As allergy season is about to swing into full gear, some are starting to ask if allergies are heritable. Allergic diseases have increased dramatically over the past 25 years reaching epidemic proportions. But when does a person develop allergies? Is it in the womb or later in life? New research on the role of epigenetics is helping to answer this question. Epigenetics is the study of changes in certain characteristics that can be passed from one generation to the next without changing the DNA code itself. It has become apparent that changes in gene function, aside from those related to DNA mutations, are factors in numerous health conditions, including allergies.1 Epigenetics explains why individuals with the same or similar DNA may have different health issues. Environmental factors are known to create epigenetic changes. These changes are also called epigenetic modifications. Low-dose chemical exposures affect genes that code for inflammation, asthma, obesity, cognitive development, hormone receptors, and allergies, among others. Prenatal and early childhood exposures increase the risk of allergies through epigenetics.2
Most health conditions and disease involve changes in gene function. These changes might be caused by mechanisms other than changes in the deoxyribonucleic acid (DNA) sequence. The genome is programmed by the epigenome, which is composed of chromatin and a covalent modification of DNA by methylation. Epigenetics refers to the study of heritable changes in gene expression, caused by environmental modifications in a chromosome. Various chemicals in the environment are responsible for such changes. Epigenetic mechanisms mediate the effects of environmental exposures early in life, as well as lifelong environmental exposures and the development of disease later in life. The epigenetic program is encoded by DNA methylation, histone modifications, and noncoding RNAs. The epigenetic code provides flexibility of gene expression in response to environmental changes, allowing for adaptations across generations.2 Epigenetic modifications may be inherited across multiple generations. Prenatal, parental, or grandparental exposures affect gene expression in offspring without altering DNA sequences.3 These changes can be passed from generation to generation.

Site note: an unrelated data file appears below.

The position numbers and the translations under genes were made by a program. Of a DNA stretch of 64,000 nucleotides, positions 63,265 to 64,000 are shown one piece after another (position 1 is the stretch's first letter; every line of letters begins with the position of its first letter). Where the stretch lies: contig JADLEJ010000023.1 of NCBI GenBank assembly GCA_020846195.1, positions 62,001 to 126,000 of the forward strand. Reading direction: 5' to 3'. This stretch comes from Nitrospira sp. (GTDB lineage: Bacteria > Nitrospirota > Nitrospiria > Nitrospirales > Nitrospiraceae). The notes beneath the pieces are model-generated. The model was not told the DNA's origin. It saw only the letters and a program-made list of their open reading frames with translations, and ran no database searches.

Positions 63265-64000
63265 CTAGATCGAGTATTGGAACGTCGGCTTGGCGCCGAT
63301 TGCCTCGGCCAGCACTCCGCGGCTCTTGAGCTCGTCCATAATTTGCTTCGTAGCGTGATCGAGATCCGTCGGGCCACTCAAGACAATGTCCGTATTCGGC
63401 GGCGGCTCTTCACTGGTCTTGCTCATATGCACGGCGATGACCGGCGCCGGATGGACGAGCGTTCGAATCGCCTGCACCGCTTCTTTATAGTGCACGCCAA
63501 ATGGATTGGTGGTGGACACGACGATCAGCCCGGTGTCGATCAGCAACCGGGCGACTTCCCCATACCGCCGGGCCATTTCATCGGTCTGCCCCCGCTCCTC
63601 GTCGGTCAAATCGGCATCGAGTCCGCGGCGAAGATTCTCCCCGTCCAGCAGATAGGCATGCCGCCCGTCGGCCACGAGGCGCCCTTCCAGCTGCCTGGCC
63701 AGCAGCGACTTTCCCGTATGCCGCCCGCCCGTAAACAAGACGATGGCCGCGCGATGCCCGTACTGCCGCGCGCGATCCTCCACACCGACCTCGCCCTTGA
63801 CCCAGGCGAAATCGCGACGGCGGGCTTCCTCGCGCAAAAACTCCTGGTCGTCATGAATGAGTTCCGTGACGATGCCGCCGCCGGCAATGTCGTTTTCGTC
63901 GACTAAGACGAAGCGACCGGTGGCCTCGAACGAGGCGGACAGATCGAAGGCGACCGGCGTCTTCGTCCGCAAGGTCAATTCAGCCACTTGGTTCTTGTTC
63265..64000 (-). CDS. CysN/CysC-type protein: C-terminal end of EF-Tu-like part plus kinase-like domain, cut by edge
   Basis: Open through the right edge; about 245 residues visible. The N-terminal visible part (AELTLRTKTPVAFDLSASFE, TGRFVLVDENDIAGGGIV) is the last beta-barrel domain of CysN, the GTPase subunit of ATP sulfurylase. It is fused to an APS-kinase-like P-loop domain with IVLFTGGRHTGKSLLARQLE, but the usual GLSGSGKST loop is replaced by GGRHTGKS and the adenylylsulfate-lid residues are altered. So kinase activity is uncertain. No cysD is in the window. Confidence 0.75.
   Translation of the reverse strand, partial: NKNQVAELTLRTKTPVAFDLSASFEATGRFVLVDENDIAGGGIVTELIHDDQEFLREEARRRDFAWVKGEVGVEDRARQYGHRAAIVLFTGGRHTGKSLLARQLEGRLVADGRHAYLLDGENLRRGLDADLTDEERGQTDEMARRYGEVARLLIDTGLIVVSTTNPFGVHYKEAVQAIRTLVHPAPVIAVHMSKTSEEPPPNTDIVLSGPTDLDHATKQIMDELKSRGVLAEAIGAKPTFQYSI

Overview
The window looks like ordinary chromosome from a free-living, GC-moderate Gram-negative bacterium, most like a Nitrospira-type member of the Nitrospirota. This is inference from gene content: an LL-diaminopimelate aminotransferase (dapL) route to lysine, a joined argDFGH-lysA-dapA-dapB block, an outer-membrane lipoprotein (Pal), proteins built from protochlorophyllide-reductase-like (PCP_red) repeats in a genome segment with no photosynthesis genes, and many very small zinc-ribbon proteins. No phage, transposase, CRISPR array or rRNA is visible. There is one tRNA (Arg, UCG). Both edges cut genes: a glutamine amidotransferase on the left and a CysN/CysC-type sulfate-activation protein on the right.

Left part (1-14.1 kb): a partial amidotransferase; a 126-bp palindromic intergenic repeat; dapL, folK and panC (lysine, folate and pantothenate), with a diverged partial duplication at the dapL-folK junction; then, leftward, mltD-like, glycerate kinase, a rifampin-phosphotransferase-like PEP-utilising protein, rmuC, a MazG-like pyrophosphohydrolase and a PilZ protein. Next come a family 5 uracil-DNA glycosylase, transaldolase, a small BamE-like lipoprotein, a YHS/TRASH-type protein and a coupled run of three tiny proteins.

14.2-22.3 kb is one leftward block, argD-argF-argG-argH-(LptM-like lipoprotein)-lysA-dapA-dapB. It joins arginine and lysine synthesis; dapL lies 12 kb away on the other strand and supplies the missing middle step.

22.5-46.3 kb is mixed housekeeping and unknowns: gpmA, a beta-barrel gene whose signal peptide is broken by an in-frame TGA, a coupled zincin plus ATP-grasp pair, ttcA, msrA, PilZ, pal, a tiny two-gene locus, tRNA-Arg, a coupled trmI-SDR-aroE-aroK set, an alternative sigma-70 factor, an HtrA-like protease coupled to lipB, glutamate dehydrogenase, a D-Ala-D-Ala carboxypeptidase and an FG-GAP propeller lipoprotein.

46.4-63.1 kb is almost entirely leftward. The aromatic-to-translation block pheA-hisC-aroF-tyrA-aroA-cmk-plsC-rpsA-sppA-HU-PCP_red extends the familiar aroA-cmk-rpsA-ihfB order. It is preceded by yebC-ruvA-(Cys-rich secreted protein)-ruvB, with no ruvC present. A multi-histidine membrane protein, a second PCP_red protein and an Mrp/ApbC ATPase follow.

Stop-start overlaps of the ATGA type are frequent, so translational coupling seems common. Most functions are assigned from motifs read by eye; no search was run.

Changes in DNA methylation have been linked to seasonal allergies. Epigenetic regulation plays a key role in T-helper cell differentiation. Changes in DNA methylation patterns are observed at several key loci during this differentiation. Upregulation of IL4, IL5, and IL13 gene expression in Th2 cells is accompanied by a loss of DNA methylation and gain of permissive histone marks.4 Allergies involve an inappropriate Th2 response to an allergen such as pollen, grass, or trees. Several known allergy, atopic, and asthma genes have been found to be susceptible to epigenetic regulation, including genes important to interferon (IFN)-g, IL4, IL13, and IL17.9
The Allergy Link
In 2011, North and Ellis published a review of current literature on epigenetics and allergies. After reviewing both animal and human studies, they found evidence which indicates that transient environmental factors may have permanent effects on gene regulation and expression which potentially leads to the development of allergic disease.5 Short-term exposure to environmental chemicals can have permanent effects on gene regulation and expression through epigenetic mechanisms. Histone modifications have been associated bronchial hyperresponsiveness and spasm in allergies and asthma. Animal studies have shown that a maternal diet rich in methyl donors can enhance susceptibility to allergic inflammation in the offspring, mediated through increased DNA methylation.5 Animal studies have also implicated epigenetically modified dendritic cells in the transmission of allergic risk from mothers to offspring.5 Prenatal exposures are a link to the development of allergies through epigenetic changes.
Recent research has linked air pollution and environmental tobacco smoke to seasonal allergies via epigenetic changes. Short-term exposure to particulate matter 10 (PM10) is associated with decreased methylation of the inducible nitric oxide synthase gene.6 Nitric oxide plays a significant role in the regulation of the Th1/Th2 balance and contributes to the development of allergic diseases. Another study showed that exposure of adults to diesel and PM 2.5 over seven days was associated with DNA demethylation.7 Again, these modifications can trigger allergies.
Medications can also trigger epigenetic modifications leading to allergic disease. Procainamide and hydralazine are two drugs that induce immune changes and autoimmune conditions through this mechanism. By affecting gene transcription, epigenetic changes can lead to changes in activation of promoter genes, ultimately affecting important signaling pathways such as NF-kB and apoptosis.8 Procainamide is a cardiac drug known to induce autoimmunity, and hydralazine is used to treat hypertension.